From ‘Old Joe’ to Muirhead Tower: A Case Study of University Architectural Decline

By |2019-10-07T08:38:32+00:00October 7th, 2019|Comment|

The following is an excerpt of an article by Darcy Clements. This features in our Conservative’s Guide to University Special Issue, available from the 15th October.

Find out how to get your own copy of the issue here.

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The architect behind the original campus of the University of Birmingham was none other than Sir Aston Webb. Famous for such works as the Britannia Royal Naval College and the redesign of Buckingham Palace’s principal façade, Sir Aston’s appointment as the architect for the university’s original buildings serves to shame the effort placed into modern university design, as well as most architectural works undertaken today. Indeed, the beauty of the campus served as a principal factor in my decision to attend UoB, almost as much as its academic reputation. In fact, ask any student their favourite thing about UoB and it is very likely they will reference ‘Old Joe’, the beloved clocktower on campus named in tribute to UoB’s founder, Joseph Chamberlain.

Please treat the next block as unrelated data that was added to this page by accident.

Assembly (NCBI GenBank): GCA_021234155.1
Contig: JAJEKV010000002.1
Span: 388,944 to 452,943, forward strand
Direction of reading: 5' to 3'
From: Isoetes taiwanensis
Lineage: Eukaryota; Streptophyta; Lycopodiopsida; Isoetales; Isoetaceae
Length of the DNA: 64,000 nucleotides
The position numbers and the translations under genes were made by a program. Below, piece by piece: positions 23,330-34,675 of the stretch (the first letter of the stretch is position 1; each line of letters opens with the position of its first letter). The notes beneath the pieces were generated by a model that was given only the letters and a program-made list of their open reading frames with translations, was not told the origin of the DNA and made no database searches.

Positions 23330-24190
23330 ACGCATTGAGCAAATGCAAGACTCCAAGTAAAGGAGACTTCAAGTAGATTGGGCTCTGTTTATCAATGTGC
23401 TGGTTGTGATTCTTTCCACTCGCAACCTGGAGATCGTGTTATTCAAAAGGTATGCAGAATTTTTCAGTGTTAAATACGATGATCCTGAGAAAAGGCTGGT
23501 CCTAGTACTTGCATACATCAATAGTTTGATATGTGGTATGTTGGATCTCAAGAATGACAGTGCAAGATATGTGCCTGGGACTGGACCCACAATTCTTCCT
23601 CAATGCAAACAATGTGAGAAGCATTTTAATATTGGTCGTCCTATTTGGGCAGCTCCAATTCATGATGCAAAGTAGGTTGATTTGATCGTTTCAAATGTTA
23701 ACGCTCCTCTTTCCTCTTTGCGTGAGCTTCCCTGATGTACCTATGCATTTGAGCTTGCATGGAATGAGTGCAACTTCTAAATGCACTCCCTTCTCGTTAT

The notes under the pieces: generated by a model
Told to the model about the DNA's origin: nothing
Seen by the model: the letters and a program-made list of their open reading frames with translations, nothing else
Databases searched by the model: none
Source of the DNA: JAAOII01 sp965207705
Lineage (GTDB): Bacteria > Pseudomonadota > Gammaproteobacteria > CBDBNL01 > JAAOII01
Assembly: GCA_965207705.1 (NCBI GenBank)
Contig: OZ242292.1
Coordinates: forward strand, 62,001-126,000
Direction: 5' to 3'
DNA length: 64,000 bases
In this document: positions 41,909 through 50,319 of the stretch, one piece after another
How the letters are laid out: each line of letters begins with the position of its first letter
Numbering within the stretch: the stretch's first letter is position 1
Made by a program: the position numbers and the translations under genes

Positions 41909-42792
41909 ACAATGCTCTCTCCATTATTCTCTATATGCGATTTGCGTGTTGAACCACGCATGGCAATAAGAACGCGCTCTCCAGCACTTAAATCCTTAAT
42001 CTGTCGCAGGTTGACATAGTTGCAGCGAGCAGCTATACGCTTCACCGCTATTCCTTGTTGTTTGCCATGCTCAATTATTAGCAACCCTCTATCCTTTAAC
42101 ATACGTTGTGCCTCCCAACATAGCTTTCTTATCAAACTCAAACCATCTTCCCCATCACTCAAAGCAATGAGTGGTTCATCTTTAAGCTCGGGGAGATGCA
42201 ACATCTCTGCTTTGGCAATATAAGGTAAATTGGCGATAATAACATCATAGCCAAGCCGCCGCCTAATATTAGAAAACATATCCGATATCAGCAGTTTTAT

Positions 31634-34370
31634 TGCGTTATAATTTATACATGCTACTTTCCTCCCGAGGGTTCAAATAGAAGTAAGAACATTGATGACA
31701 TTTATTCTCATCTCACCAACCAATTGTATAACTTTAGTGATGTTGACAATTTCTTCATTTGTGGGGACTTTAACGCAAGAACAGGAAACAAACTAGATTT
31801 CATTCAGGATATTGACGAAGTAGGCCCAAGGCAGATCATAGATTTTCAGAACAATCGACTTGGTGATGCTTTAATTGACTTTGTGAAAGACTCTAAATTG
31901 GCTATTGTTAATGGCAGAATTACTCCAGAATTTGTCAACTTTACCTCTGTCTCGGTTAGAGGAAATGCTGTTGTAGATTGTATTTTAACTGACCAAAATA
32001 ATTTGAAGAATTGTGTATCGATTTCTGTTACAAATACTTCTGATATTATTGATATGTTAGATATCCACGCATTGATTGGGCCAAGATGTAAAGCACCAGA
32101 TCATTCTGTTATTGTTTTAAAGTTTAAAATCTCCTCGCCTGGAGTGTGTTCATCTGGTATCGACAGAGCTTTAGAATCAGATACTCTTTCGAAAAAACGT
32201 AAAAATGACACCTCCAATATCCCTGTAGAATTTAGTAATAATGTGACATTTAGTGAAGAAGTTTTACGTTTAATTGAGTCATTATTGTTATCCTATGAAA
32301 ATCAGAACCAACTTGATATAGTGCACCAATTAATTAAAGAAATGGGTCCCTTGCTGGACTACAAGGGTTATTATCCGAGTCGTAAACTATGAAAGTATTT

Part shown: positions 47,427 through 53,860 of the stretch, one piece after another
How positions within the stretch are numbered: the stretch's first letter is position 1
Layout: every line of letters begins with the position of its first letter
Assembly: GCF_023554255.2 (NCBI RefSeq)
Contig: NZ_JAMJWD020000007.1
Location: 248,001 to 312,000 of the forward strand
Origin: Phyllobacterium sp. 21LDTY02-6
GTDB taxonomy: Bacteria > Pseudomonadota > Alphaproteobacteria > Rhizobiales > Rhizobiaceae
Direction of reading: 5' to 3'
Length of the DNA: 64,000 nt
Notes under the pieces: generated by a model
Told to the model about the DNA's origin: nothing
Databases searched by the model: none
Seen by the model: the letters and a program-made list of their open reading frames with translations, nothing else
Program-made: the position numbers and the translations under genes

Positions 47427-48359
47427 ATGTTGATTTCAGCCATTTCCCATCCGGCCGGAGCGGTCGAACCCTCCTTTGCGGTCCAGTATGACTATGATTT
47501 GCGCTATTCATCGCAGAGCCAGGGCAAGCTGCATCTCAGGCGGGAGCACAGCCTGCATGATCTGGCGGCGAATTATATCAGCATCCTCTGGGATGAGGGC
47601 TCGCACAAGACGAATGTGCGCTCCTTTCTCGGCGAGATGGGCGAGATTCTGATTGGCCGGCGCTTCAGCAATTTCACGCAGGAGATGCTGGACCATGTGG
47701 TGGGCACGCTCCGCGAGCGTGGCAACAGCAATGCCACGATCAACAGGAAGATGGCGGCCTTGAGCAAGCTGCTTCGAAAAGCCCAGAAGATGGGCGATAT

Now we must come to mark the decline of university architecture, exemplified best in our case study of UoB by Muirhead Tower, a brutalist concrete tower built in the latter half of the 20th century. It is a matter of immense pride that UoB boasts the world’s tallest free-standing clocktower through ‘Old Joe’, yet of enormous shame that it shares a skyline with this abhorrent structure which dominates the landscape like a lawnmower atop a meadow of flowers. In a similar vein, the recently finished library shall too become an eyesore, its lively modern design inevitably to be soiled by the passing of the British seasons. Where ‘Old Joe’ has stood the test of time with dignity and is cherished a century later, UoB’s modern architectural additions blemish the legacy of Sir Aston’s original vision for the campus. While, for instance, the new library design may look clean and modern now, in 20 years’ time it will appear worn and cheap, as out of place as it is today but without the ‘new car smell’ to fool the senses.

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Read the rest of this article in the print issue, information on which can be found HERE.

Photo by Teresa Grau Ros on Flickr. 

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